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Photoshop Elements >

Color Correction >

Two Local Color Correction Methods

The two methods below were adapted from Digital Restoration from Start to Finish by Ctein.

Darken & Lighten Blank Layers

You can use the Darken and Lighten blending modes when retouching.

Do the following.

1) Create two blank layers.

2) Rename the two layers as Darken and Lighten.

3) Change the blending mode of each layer From Normal.

Blending Mode?

At the top of the layers stack, look for the unlabeled Blending Mode box.

It's to the left of the Opacity box.

q

If you're new to blending modes, go to Blending Modes.

The blending mode for the Darken layer is Darken, and Lighten, for the Lighten layer.

Lighten

Darken

Background copy

Background

Darken Layer

Use the Darken layer when you need to make an area darker.

Because the layer's blending mode is Darken, only lighter areas will be affected.

Let's say you're retouching glare on a face.

Do the following.

1) Make sure the Darken layer is active (highlighted).

2) Select the Color Picker tool.

3) In options bar/Tool Options, select 5 by 5 Average.

4) Move the cursor to a position near the glare, and click.

5) Select the Brush tool.

6) In options bar/Tool Options, change the opacity of the tool to about 10%.

Don't change the opacity of the Darken layer.

You can vary the opacity of the Brush tool, in options bar/Tool Options, as you work.

You may want to click the airbrush icon in options bar/Tool Options.

Color will build up gradual when you press and hold your mouse button.

7) Click and drag on the glare.

If the Darken layer is only going to be used for the glare, you can fine tune the retouching by changing the opacity of the Darken layer.

When finished retouching, you may want to:

• Change the opacity of the Brush tool back to 100% in options bar/Tool Options.

• Deselect the Airbrush icon in options bar/Tool Options.

Lighten Layer

Use the Lighten layer when you need to make an area lighter.

Because the layer's blending mode is Lighten, only darker areas will be affected.

Let's say you're retouching a shadow on a face.

Do the following.

1) Make sure the Lighten layer is active (highlighted).

2) Select the Color Picker tool.

3) In options bar/Tool Options, select 5 by 5 Average.

4) Move the cursor to a position near the shadow, and click.

5) Select the Brush tool.

6) In options bar/Tool Options, change the opacity of the tool to about 10%.

Don't change the opacity of the Lighten layer.

You can vary the opacity of the Brush tool, in options bar/Tool Options, as you work.

You may want to click the airbrush icon in options bar/Tool Options.

Color will build up gradual when you press and hold your mouse button.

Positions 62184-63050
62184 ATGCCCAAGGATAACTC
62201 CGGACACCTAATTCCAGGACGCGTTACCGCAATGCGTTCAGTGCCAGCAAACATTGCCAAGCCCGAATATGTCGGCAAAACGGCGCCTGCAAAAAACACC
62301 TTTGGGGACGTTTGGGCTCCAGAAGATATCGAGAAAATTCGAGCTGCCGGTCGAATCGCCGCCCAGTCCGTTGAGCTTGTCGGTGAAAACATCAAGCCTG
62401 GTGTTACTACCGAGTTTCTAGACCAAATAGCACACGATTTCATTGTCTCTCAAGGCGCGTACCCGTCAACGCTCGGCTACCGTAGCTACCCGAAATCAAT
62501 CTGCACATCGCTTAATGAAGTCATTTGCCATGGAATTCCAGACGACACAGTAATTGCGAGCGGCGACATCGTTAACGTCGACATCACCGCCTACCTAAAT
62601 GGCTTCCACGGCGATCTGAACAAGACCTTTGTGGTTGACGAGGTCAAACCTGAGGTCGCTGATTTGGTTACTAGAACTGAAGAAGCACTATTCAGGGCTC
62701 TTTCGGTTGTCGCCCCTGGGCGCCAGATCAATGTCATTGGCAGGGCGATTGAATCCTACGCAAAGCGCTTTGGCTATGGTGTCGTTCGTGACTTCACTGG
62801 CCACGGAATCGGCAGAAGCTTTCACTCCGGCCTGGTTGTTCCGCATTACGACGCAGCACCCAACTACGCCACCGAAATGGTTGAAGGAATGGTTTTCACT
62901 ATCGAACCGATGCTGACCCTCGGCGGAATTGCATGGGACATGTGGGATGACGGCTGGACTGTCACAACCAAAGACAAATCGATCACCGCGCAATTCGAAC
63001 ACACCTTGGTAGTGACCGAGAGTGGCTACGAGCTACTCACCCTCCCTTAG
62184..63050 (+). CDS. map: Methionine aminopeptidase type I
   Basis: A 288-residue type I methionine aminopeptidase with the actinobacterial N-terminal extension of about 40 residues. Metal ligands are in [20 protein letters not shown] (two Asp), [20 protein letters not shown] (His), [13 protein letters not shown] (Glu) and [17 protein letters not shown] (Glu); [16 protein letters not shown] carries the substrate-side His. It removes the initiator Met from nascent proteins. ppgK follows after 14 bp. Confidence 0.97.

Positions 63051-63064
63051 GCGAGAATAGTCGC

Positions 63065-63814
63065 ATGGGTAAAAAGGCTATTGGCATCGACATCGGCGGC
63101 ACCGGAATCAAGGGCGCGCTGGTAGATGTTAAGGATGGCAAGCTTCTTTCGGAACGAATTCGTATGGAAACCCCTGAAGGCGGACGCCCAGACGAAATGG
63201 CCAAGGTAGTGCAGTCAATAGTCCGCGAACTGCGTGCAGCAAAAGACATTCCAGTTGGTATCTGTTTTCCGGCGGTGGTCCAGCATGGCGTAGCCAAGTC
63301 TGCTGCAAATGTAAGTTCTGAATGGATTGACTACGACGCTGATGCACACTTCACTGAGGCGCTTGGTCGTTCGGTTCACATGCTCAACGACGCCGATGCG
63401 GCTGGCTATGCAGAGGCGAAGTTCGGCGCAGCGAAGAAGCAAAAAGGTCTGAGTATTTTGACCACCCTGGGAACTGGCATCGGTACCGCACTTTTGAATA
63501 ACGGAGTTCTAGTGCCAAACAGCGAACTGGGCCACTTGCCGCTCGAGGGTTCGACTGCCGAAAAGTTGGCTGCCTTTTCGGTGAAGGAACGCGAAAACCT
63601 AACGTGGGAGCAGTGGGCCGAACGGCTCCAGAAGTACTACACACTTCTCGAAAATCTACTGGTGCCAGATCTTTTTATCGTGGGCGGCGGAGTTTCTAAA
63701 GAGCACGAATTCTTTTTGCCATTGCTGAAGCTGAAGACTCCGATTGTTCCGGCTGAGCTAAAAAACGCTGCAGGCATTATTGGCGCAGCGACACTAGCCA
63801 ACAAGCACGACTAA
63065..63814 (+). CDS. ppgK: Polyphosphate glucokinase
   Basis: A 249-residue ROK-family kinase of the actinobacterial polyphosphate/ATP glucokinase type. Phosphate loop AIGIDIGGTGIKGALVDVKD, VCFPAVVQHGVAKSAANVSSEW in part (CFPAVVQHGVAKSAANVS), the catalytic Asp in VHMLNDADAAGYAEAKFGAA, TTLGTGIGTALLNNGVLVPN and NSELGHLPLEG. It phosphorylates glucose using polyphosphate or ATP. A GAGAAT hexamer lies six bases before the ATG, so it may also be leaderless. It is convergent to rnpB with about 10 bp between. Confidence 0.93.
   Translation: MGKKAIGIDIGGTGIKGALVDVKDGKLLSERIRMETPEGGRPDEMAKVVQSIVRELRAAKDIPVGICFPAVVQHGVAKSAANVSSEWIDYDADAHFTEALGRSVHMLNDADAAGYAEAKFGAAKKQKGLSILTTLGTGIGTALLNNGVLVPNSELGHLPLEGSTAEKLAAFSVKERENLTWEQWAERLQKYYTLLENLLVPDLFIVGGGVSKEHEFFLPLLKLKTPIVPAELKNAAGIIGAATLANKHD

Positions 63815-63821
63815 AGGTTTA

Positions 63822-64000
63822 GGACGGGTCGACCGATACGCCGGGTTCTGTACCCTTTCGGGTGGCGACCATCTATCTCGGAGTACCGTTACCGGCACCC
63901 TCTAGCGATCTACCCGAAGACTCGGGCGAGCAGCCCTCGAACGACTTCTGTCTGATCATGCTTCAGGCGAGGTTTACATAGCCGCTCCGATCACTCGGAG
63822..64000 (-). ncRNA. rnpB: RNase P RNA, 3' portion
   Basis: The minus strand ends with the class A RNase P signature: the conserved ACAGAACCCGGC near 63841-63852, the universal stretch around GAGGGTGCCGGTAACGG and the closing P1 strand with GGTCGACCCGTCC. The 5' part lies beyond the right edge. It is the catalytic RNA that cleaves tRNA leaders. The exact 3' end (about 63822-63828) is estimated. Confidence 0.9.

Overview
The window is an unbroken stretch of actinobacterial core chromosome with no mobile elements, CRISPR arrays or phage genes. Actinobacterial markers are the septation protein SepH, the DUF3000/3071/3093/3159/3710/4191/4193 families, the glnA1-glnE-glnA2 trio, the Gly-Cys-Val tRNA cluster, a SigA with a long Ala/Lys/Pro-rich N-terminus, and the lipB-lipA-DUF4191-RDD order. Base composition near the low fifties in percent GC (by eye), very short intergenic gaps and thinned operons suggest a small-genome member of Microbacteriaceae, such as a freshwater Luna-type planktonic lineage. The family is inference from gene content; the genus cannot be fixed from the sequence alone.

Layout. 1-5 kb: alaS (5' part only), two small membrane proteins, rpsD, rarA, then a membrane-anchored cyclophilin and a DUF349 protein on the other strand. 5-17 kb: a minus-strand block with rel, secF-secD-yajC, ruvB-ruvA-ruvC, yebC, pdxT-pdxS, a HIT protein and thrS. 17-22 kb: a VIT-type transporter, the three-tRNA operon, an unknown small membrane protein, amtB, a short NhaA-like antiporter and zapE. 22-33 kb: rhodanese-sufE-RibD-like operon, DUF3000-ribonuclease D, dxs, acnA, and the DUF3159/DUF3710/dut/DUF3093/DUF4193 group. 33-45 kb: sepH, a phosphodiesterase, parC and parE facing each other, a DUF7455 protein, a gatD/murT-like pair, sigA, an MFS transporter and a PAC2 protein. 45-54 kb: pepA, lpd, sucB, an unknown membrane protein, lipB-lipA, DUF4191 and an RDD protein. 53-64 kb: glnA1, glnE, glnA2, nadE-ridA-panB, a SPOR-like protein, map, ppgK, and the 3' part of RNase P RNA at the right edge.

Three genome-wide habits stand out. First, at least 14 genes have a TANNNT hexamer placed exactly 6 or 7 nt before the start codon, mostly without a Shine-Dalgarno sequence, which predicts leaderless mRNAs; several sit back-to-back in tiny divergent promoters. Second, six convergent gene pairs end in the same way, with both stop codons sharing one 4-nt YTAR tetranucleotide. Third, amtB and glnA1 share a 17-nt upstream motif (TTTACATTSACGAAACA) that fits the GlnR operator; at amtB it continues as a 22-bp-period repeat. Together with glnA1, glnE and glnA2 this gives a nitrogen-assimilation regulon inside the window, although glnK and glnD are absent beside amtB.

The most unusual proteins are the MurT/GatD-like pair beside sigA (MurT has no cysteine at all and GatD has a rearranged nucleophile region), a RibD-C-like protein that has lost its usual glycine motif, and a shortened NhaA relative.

7) Click and drag on the glare.

If the Lighten layer is only going to be used for the shadow, you can fine tune the retouching by changing the opacity of the Lighten layer.

When finished retouching, you may want to:

• Change the opacity of the Brush tool back to 100% in options bar/Tool Options.

• Deselect the Airbrush icon in options bar/Tool Options.

Reduce Splotchy Skin Tones

With a Hue/Saturation Layer

You can use a Hue/Saturation adjustment layer to reduce splotchy skin tones.

Do the following.

1) Create a Hue/Saturation adjustment layer.

Make the adjustments described below.

2) Select Reds in the box that has Master inside the box.

3) Increase the hue by 9.

4) Select Yellows in the box.

5) Decrease the hue by -9 (minus 9).

6) Return the menu to Master.

Reds

Increase Hue by 9

Yellows

Decrease the Hue by -9

7) Make sure the Hue/Saturation adjustment layer is active (highlighted).

8) Press Ctrl + i.

A black mask is created, which blocks the above changes to the saturation.

9) Make sure the foreground color is white.

If you haven't already, go to Foreground & Background Colors.

White will allow all of the changes to saturation to be visible where you brush.

If you want less correction, reduce the opacity of the Brush tool in options bar/Tool Options.

Or, use shades of gray instead of white.

10) Select the Brush tool.

11) In options bar/Tool Options, change the opacity of the tool to about 10%.

Don't change the opacity of the Hue/Saturation adjustment layer.

You can vary the opacity of the Brush tool, in options bar/Tool Options, as you work.

You may want to click the airbrush icon in options bar/Tool Options.

The correction will build up gradual when you press and hold your mouse button.

12) Click and drag on the areas where you want to remove splotches.

If the Hue/Saturation adjustment layer is only going to be used for a small area, you can fine tune the retouching by changing the opacity of the Hue/Saturation adjustment layer.

When finished retouching, you may want to:

• Change the opacity of the Brush tool back to 100% in options bar/Tool Options.

• Deselect the Airbrush icon in options bar/Tool Options.